Hot on the heels of Australia’s landmark $90 billion Naval Shipbuilding Plan, a debate has been raging about a new technology that will first supplement and eventually supplant many of the functions that are now performed by Australia’s submarines – the NSP’s largest component.
Right now in the Royal Australian Navy, the long-touted underwater drone technology, officially known as unmanned underwater vehicles (UUV), is finally moving away from the research lab and into reality.
It’s not just for defence and related purposes that UUVs are being used. Ocean and climate researchers are also pinning their hopes on the new class of submersibles to considerably add to man’s knowledge about the ocean, and to be able to make better predictions about it.
UUV’s are increasingly coming in all shapes and sizes. Broadly speaking there are two classes of UUVs: remotely operated underwater vehicles (ROVs) controlled by a remote human operator in the same way that aerial drones are, and the sophisticated robots that are autonomous underwater vehicles (AUVs) that operate independently of direct human control.
Some pundits critical of the Future Submarines program that is the centre-piece – in terms of cost – of the Naval Shipbuilding Plan, have been saying for a number of years that UUV’s will obviate the need for Australia’s submarine program, which is valued at a very rubbery $50 billion (as per the admission of Admiral Greg Sammut recently.
It is also generally conceded by most, including the hefty phalanx of skeptics (and sore losers) of Australia’s current Future Submarines plan, that large submarines will remain necessary for the type of long-distance operations Australia’s force will need to perform.
As with many things the truth is probably somewhere in the middle, although its something of a truism that technological advances tend to be initially over-hyped, while the eventual ramifications are under-estimated.
As Euan Graham Director of International Security Program at the Lowy Institute wrote recently “…in future they will be likely to function as standoff platforms for launching underwater drones, which ‘will be the platform of choice for operations in areas of significant risk, such as in littoral waters or choke points, where the adversary can focus its resources.”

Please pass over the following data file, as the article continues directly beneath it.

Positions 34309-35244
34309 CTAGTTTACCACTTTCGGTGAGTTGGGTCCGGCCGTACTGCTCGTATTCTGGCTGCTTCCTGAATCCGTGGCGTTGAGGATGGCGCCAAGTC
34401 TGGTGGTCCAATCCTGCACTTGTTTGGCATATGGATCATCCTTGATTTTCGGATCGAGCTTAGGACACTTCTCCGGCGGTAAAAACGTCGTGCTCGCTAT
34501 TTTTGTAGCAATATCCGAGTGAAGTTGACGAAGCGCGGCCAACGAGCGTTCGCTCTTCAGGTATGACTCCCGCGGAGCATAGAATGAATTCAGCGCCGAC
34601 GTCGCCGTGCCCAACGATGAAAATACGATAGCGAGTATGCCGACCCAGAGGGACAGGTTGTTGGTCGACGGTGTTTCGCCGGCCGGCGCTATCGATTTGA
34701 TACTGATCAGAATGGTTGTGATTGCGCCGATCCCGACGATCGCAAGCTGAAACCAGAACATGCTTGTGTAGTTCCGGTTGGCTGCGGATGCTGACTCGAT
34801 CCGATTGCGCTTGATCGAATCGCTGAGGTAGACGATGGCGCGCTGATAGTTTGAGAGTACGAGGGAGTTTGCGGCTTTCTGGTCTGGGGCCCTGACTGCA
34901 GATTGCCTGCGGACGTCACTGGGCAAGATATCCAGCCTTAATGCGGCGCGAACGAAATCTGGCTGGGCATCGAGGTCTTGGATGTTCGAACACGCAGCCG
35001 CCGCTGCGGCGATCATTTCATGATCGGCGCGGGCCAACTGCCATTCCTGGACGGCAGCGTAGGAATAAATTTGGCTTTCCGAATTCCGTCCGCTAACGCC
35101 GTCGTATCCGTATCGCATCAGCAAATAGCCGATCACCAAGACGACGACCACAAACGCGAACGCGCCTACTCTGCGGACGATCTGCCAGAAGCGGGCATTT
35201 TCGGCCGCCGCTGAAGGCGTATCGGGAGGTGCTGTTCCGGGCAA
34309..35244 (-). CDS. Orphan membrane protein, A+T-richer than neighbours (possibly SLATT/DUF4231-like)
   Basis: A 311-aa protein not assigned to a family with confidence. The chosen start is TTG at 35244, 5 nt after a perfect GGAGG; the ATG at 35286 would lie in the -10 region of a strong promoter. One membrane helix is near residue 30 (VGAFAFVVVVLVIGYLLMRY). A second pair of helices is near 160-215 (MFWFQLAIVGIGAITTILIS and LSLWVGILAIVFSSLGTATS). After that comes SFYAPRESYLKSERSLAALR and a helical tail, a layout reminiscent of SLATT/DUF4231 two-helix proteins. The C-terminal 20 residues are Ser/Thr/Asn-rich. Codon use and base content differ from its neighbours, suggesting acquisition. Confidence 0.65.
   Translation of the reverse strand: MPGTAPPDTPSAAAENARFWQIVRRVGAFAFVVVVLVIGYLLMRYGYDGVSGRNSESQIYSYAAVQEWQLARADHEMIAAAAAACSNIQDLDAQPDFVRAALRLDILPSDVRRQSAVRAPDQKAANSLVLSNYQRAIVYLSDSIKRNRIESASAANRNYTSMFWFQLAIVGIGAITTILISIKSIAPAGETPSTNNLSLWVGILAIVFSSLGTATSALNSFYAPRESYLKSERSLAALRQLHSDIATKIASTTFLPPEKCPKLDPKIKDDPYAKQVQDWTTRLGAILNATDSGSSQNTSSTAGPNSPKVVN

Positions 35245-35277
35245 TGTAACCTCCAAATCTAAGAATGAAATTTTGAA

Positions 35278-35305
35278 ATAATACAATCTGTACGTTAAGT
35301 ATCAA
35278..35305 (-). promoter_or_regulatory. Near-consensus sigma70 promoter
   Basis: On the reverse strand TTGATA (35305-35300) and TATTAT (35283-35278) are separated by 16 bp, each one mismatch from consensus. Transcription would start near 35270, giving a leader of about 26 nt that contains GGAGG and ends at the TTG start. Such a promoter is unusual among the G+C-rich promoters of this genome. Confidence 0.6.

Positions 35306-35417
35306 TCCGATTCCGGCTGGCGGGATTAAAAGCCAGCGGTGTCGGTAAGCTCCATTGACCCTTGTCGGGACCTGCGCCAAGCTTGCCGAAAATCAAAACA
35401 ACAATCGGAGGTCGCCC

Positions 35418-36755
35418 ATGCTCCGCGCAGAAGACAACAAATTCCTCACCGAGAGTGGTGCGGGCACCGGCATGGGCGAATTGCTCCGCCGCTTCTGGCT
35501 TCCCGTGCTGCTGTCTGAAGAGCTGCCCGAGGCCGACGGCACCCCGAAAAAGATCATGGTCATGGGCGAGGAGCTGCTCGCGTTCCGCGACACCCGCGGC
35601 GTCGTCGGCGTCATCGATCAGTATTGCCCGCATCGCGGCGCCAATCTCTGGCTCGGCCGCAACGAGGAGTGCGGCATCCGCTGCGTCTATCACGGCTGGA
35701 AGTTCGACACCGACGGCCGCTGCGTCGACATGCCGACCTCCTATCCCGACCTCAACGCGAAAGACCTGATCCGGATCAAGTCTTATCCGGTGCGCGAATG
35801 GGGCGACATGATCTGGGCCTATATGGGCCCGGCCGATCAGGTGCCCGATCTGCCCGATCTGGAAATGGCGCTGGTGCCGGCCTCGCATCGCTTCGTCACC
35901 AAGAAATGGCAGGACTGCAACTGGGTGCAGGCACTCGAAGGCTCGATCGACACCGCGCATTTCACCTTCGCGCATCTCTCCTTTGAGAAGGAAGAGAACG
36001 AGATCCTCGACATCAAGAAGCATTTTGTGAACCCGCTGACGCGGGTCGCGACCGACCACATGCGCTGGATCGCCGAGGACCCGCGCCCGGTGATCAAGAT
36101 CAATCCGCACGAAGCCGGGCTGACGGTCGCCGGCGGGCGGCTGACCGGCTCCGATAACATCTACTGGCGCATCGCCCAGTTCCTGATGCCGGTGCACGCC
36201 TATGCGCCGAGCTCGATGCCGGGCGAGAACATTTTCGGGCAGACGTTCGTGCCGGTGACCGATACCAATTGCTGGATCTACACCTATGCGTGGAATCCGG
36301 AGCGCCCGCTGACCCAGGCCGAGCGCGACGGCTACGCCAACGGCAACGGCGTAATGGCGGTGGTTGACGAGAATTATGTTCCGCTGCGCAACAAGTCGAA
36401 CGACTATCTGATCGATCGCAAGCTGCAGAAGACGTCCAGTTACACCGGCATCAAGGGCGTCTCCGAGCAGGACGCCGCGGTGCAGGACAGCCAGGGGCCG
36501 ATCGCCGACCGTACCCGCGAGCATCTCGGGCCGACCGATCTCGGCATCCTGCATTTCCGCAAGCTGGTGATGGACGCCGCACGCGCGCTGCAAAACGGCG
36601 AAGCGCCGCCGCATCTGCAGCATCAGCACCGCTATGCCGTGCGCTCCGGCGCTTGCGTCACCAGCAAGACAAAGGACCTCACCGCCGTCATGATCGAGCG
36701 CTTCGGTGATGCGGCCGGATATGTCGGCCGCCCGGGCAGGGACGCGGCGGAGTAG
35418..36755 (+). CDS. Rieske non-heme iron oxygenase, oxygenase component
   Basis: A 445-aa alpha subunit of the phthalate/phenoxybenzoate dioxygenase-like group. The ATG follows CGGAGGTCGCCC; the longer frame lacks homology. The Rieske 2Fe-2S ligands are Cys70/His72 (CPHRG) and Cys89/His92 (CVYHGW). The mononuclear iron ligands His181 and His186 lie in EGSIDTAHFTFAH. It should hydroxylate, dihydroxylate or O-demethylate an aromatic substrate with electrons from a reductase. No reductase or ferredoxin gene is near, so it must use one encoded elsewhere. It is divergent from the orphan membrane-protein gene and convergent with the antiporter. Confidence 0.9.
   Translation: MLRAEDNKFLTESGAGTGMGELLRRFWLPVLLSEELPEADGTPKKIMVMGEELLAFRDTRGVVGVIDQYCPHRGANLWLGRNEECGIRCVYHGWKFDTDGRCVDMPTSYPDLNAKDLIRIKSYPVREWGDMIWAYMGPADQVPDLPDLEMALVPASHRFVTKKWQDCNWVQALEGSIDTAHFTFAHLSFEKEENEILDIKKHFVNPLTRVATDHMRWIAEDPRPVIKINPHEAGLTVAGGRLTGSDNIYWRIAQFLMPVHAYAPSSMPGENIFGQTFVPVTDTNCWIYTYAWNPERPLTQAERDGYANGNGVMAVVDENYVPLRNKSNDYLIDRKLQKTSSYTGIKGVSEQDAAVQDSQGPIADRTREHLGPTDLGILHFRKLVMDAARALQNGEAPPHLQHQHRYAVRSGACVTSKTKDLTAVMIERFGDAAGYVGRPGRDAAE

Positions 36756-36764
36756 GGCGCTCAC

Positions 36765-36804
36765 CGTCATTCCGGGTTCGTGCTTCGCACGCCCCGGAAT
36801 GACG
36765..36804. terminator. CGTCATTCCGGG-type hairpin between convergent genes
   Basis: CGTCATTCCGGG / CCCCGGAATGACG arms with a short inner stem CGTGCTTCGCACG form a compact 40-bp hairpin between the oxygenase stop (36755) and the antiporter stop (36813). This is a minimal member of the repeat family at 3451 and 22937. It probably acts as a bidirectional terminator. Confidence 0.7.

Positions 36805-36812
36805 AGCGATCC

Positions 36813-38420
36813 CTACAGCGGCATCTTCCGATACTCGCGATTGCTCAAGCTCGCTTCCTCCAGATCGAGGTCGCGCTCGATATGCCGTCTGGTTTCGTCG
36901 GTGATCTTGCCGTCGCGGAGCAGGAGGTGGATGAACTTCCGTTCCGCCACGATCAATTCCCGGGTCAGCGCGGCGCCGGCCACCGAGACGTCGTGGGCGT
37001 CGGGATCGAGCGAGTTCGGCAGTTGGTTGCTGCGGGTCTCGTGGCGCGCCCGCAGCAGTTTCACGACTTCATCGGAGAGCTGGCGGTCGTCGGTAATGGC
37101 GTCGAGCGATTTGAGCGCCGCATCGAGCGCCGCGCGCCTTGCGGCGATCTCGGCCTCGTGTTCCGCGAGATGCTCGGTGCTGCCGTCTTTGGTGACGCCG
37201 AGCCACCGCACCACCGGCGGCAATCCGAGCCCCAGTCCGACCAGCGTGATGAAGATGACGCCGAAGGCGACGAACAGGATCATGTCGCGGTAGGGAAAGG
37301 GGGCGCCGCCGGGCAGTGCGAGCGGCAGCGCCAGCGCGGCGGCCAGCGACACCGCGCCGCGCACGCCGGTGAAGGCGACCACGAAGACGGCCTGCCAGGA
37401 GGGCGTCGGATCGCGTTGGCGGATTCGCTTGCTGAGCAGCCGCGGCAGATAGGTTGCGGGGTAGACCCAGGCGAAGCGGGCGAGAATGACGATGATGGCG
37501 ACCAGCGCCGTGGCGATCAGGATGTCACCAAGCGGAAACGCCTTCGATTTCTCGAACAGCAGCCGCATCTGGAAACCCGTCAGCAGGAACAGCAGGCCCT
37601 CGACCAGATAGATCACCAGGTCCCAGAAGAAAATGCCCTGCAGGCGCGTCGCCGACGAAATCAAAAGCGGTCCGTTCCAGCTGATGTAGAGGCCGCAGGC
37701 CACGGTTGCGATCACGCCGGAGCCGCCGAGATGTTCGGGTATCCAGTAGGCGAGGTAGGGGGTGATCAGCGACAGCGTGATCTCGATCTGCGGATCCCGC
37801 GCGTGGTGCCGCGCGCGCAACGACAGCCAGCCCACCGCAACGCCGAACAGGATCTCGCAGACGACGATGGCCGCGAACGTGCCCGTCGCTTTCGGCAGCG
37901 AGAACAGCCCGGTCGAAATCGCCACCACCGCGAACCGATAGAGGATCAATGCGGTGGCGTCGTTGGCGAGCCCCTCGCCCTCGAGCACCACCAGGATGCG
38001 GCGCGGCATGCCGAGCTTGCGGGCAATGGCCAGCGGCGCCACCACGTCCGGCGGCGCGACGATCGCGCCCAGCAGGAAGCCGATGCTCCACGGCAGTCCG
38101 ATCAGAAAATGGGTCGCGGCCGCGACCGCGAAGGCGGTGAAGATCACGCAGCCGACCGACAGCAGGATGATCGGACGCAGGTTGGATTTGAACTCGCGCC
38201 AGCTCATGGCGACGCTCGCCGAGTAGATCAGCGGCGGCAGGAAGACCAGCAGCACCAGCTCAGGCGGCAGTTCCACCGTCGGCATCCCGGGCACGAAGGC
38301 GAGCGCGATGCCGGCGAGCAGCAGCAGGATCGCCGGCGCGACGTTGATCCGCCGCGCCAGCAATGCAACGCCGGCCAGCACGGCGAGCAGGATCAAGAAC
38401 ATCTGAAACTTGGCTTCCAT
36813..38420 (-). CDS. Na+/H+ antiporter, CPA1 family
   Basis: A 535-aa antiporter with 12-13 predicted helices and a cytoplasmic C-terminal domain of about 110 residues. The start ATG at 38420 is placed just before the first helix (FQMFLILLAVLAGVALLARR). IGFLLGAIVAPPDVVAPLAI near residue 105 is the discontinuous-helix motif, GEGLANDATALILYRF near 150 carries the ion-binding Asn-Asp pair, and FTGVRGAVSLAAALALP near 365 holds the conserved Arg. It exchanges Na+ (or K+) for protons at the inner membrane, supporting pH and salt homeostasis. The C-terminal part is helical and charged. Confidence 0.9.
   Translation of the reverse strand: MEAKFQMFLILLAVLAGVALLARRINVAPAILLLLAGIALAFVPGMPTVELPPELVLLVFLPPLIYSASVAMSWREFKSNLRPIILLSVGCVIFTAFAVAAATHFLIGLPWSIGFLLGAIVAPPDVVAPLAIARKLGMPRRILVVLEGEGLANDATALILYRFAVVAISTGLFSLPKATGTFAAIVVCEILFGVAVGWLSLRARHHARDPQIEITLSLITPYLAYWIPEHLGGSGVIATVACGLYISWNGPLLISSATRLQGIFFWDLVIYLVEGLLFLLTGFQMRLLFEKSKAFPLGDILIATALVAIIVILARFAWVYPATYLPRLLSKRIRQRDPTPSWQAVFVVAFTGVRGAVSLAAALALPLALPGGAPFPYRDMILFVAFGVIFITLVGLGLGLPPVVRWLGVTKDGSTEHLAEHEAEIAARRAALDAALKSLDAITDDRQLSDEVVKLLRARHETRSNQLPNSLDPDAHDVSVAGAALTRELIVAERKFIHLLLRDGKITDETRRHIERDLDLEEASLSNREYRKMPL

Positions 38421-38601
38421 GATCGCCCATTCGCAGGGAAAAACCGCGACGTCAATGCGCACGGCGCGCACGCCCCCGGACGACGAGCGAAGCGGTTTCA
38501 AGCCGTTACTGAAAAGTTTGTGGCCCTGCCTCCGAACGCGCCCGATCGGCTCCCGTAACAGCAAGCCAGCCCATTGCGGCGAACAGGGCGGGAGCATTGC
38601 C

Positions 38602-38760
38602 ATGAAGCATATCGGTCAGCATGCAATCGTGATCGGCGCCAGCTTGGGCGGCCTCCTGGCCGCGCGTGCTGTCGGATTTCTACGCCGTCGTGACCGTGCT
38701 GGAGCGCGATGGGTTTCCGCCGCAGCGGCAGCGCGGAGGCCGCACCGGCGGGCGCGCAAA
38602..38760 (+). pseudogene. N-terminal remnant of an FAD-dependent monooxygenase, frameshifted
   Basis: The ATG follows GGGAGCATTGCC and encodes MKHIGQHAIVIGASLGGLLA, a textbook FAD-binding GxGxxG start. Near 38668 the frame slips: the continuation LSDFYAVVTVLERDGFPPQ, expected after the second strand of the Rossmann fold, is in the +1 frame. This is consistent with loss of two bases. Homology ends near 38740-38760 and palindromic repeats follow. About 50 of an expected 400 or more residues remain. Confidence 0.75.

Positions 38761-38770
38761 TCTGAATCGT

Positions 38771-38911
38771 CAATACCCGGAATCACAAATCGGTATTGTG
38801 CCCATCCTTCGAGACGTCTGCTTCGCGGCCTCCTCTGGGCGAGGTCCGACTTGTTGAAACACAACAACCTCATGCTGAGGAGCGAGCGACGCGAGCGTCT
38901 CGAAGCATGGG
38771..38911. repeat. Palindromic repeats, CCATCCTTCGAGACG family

Early model UUVs were used to gather information on weather currents, ocean temperatures and topography, but their capabilities are growing. Much of the early work on UUV is around sensors that will change the way both researchers and defence forces use the ocean.
“More types of sensors will emerge from the research labs. They’ll exploit much subtler physical, chemical and biological changes in the environment arising from the presence or activity of a submarine,” Professor Roger Bradbury of the National Security College at the Australian National University wrote recently in The Australian.
“The sensors themselves will rapidly improve in sensitivity, and rapidly reduce in size and cost.”
“The range of sensor platforms will expand from manned platforms such as ships and planes to unmanned and increasingly autonomous aerial, surface and underwater drones.
“The dwell time of the platforms will increase as batteries and other energy systems improve. And the computational and networking ability of these swarms of sensors will increase, allowing synoptic real-time images of targeted waters to be developed”.
But as UUVs develop they will become bigger and more sophisticated, although from a warfare point of view one of the main function of a defence submarine is being able to vertically launch a ballistic missile, an achievement that is some time away for UUVs.
Still, the varying submersible craft in the growing UUV Family are being developed by all major military powers, including US, China, Russia and a number of European nations.
The RAN is following in the footsteps of the United States Navy, which in September this year created its first ever dedicated underwater drone unit which is known as Unmanned Undersea Vehicle Squadron One, or UUVRON 1, after it split it off from what was reported as “a secretive submarine unit.”
“Today we are transitioning our UUV detachment into the first UUV squadron,” US Navy Captain Robert Gaucher, the outgoing head of DEVRON 5 said during the event. “Why is this historical? It’s because in standing up UUVRON 1, it shows our Navy’s commitment to the future of unmanned systems and undersea combat”.
With so much going on, there are obvious opportunities for Australian technology companies, particularly as the funds start to flow into the defence budget.
The government’s stated rationale in building new submarines and ships in Australia, despite the fact that cost savings could have been achieved offshore, was to develop local capacity and industry, and this clearly extends to UUVs.
So it’s interesting to note that the world’s only publicly listed unwater drone company Aquabotix Technology Corporation, is quoted on the Australian Securities Exchange.
The company, which makes UUV’s for a range of markets and has inked a contract with the US Coast Guard, believes it has identified a gap in the consumer market of a viable “recreational underwater drone” that CEO Durval Tavares reckons is a potentially large market segment for the company.
Still, after raising $7 million for its March initial public offering, shares in Aquabotix with the canny Australian Securities Exchange code of UUV, have drifted lower.
It’s encouraging to see that investors are backing UUV technology but for now, the real action, at present, remains tapping into the military and research side of UUVs.